sunlight merely bounces
off the surface. They become impossible
to sound. Like us, but even weaker.

(no subject)

Apr. 16th, 2014 02:18 pm
liseuse: (Default)
[personal profile] liseuse
This week spring/summer has come to Lower Schmeh. I am not a fan. I have mostly been hibernating. So, if you've been wondering where my thrilling tweets about laundry, cats, and general ridiculousness have been, they have been hidden under the layer of gloom that the arrival of warm weather brings to me.

I have also been absorbed by the re-watch of ER that The Mother and I have started. We decided to do this aaaaaaages ago, and I put the first season on my Lovefilm list, and then got sent ninety things that were not ER. But! The first disc of the first season finally arrived (and it's double-sided which is not something I have ever encountered before) so we've been carving out pieces of time to sit down and watch it. The plan nearly hit a fatal problem when we decided to watch the pilot episode. WHICH IS AN HOUR AND A HALF LONG. It also means we've been playing excessive amounts of "what happened to that person?", a game which is much easier now that smartphones are a thing. Did you know that Eriq La Salle published a novel? No, nor did we.

What Are You Reading (Actually On A!) Wednesday:

• What are you currently reading?
• What did you recently finish reading?
• What do you think you’ll read next?

What are you currently reading?

War and Peace. Currently we're at war. Points of note: there's a big problem with boot supplies, money gets stolen, people make plans to assault nuns. I haven't actually read much of War and Peace because I've been very busy with the other book I'm currently reading. Which is,

Americanah by Chimamanda Ngozi Adichie, which is absolutely phenomenal. I have about fifty pages left and I am torn between wanting to read them Right Now and not wanting to read them at all because then the book will be finished and that will be sad.

What did you recently finish reading?

A Tale of Time City by Diana Wynne Jones. I don't have much to add to what I wrote last week about this. It is very strangely paced at times, the conclusion is less satisfying than it could be, and I do not care about any of that because I still love this book a phenomenal amount.

What do you think you’ll read next?

Well, there is a lot more of War and Peace left. Also I got Pandemonium: The Rite of Spring, which is a collection of short stories centred around 1913, the other day. And NetGalley just approved my request for Patience Agbabi's Telling Tales, which is a 21st century remix of Chaucer's Canterbury Tales.

Poem: "To Be (To Dream To Be)"

Apr. 16th, 2014 09:09 am
jjhunter: blank-eyed cat would like to convince you sitting in a box is the thing to do (cat in a box)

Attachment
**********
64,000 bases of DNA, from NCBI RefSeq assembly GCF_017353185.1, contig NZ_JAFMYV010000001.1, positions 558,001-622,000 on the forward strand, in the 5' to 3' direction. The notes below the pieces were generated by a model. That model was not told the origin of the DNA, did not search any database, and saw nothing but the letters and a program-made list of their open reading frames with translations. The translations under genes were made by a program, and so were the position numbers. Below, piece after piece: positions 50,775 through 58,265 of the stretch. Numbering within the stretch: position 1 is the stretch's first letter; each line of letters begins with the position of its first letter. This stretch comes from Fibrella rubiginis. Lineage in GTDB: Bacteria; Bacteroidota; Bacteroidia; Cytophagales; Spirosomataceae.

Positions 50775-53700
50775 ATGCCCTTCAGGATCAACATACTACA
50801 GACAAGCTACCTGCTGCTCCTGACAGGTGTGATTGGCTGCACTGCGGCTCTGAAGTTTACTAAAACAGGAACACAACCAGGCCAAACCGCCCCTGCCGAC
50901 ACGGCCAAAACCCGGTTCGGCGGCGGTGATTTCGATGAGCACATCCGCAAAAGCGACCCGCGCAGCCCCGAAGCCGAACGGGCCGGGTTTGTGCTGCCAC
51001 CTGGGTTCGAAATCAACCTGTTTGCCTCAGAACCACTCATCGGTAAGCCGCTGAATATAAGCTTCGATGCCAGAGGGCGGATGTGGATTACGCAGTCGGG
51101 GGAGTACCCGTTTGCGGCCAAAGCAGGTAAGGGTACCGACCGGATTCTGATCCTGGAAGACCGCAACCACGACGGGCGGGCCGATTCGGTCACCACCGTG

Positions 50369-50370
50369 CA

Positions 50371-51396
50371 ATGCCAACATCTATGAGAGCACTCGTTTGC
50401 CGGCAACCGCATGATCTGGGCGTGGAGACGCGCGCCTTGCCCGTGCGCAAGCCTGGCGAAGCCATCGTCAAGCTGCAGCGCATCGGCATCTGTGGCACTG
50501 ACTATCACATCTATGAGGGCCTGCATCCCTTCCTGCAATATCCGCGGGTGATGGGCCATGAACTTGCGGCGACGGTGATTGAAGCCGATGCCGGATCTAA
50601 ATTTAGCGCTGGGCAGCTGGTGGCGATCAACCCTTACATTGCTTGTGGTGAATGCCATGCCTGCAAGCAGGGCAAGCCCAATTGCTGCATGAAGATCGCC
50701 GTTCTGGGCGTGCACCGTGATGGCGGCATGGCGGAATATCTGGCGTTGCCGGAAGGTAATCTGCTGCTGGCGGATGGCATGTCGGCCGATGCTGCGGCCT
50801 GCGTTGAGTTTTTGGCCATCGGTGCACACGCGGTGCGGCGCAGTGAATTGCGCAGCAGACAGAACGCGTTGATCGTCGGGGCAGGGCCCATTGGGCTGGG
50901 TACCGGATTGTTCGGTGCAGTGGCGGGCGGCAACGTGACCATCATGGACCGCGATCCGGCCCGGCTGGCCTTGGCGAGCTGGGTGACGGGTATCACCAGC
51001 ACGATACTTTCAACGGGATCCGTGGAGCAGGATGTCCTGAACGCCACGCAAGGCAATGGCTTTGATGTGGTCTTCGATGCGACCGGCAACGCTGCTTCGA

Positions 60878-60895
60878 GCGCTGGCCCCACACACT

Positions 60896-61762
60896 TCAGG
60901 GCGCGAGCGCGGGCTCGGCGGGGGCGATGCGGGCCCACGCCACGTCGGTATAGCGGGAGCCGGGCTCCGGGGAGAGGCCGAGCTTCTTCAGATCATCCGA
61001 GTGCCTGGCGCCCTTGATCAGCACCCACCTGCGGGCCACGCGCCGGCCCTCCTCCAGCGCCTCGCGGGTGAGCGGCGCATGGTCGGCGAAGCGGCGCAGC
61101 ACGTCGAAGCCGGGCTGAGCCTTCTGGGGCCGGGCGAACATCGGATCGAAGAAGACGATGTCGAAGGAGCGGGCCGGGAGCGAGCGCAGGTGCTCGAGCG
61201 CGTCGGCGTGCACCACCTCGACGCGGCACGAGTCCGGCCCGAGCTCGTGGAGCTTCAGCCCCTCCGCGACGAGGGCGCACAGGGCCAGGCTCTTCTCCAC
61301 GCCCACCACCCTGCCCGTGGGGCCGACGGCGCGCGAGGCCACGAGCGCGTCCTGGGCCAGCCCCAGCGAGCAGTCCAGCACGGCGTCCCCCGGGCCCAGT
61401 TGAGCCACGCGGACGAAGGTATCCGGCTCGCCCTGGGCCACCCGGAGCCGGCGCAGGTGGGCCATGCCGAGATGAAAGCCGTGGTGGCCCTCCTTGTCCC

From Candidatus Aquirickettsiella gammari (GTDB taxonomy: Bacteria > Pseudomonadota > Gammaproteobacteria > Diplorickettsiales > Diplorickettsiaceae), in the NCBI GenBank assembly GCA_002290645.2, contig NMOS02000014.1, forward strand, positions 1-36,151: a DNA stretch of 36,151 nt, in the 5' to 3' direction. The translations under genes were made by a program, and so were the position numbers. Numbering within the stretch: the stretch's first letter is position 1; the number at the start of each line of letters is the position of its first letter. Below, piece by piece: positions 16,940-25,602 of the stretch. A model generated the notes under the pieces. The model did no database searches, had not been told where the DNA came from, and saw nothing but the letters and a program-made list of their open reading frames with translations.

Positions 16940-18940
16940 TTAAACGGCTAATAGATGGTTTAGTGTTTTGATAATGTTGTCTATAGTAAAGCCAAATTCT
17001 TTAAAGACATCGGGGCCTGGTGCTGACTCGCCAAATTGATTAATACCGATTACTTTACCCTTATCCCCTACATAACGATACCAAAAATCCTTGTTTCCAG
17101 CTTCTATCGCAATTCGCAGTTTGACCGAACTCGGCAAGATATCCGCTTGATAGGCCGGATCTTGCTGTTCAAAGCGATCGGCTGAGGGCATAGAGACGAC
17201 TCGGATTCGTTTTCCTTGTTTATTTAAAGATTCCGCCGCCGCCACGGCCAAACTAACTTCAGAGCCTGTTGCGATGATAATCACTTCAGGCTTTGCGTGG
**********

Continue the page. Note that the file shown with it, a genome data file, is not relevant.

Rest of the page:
[personal profile] jjhunter
Originally posted as a comment reply to one of D's cat photos.

To Be (To Dream To Be)

every ear and whisker says
my body is ready

o birds, you do not know
the foe beyond
the air you cannot pass

the taut spacing of her midnight hair /betrays the singing of her legs )
jjhunter: Closeup of monarch butterfly (butterfly closeup)
[personal profile] jjhunter
Let's take a breath for poetry. It is April, and as good a time as any for a collaborative poetry fest. Please find below a starting stanza or two of a brand new shiny haikai (what's a haikai, you ask? think extended haiku: alternating stanzas of 5-7-5 and 7-7). Comment with a new stanza responding to the original theme. Someone (most likely me) will respond with another stanza, and so on and so forth throughout the day.

I don't fall in love
I leap — like faith, unknown if
loved one leaps for me
liseuse: (michelangelo2)
[personal profile] liseuse
Ye Who Enter In
(after Antonio Machado)
- Jamie McKendrick

To plumb the depths of hell and meet
ministers, saladins and scholars,
Marilyn Monroe and Cleopatra,
the latter naked as the day they died;
to give audience where you please
and where you don't to curl your lip
or deftly rabbit-punch a kidney
sure that your arm is power-assisted.
To be steered about by someone who just
happens to be Virgil, and you like his poems.
To write as a chisel writes on rock
so every phrase you write resounds forever:
ABANDON ALL HOPE ... You first.
No really I insist please after you.

(From 101 Sonnets: From Shakespeare to Heaney, edited by Don Paterson, Faber & Faber, 2002)

11 February 2004 / Buffalo

Apr. 16th, 2014 05:12 pm
tree: text: well, my days of not taking you seriously are certainly coming to a middle. ([firefly] coming to a middle)
[personal profile] tree
the poem 11 February 2004 Buffalo by Jessica Smith

Jessica Smith

(i apologise to anyone who uses a screen reader or has trouble reading text on images but i really couldn't see a way to format this so that it would make sense/be readable in a text format.)